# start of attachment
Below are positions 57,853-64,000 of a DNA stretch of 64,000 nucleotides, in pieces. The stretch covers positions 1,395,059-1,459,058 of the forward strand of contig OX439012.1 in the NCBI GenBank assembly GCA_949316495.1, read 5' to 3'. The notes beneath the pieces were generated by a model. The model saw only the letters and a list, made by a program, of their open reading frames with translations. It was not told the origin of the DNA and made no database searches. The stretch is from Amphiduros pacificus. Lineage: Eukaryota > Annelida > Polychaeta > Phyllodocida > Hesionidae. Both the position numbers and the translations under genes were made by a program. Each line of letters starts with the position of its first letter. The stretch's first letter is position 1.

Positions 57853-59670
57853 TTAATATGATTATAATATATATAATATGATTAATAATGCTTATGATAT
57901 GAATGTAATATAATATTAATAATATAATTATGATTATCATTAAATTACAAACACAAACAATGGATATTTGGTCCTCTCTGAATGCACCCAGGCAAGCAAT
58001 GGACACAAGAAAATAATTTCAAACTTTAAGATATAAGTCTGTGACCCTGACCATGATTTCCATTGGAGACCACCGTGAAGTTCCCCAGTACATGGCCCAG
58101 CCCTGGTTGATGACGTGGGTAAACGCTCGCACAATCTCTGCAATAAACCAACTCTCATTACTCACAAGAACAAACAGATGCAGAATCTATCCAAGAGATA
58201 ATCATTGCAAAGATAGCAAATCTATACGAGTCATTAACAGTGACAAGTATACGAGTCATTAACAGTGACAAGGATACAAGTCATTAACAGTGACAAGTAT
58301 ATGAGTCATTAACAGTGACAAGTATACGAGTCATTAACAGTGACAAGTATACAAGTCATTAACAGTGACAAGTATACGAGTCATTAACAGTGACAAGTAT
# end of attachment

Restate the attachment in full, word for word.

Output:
Below are positions 57,853-64,000 of a DNA stretch of 64,000 nucleotides, in pieces. The stretch covers positions 1,395,059-1,459,058 of the forward strand of contig OX439012.1 in the NCBI GenBank assembly GCA_949316495.1, read 5' to 3'. The notes beneath the pieces were generated by a model. The model saw only the letters and a list, made by a program, of their open reading frames with translations. It was not told the origin of the DNA and made no database searches. The stretch is from Amphiduros pacificus. Lineage: Eukaryota > Annelida > Polychaeta > Phyllodocida > Hesionidae. Both the position numbers and the translations under genes were made by a program. Each line of letters starts with the position of its first letter. The stretch's first letter is position 1.

Positions 57853-59670
57853 TTAATATGATTATAATATATATAATATGATTAATAATGCTTATGATAT
57901 GAATGTAATATAATATTAATAATATAATTATGATTATCATTAAATTACAAACACAAACAATGGATATTTGGTCCTCTCTGAATGCACCCAGGCAAGCAAT
58001 GGACACAAGAAAATAATTTCAAACTTTAAGATATAAGTCTGTGACCCTGACCATGATTTCCATTGGAGACCACCGTGAAGTTCCCCAGTACATGGCCCAG
58101 CCCTGGTTGATGACGTGGGTAAACGCTCGCACAATCTCTGCAATAAACCAACTCTCATTACTCACAAGAACAAACAGATGCAGAATCTATCCAAGAGATA
58201 ATCATTGCAAAGATAGCAAATCTATACGAGTCATTAACAGTGACAAGTATACGAGTCATTAACAGTGACAAGGATACAAGTCATTAACAGTGACAAGTAT
58301 ATGAGTCATTAACAGTGACAAGTATACGAGTCATTAACAGTGACAAGTATACAAGTCATTAACAGTGACAAGTATACGAGTCATTAACAGTGACAAGTAT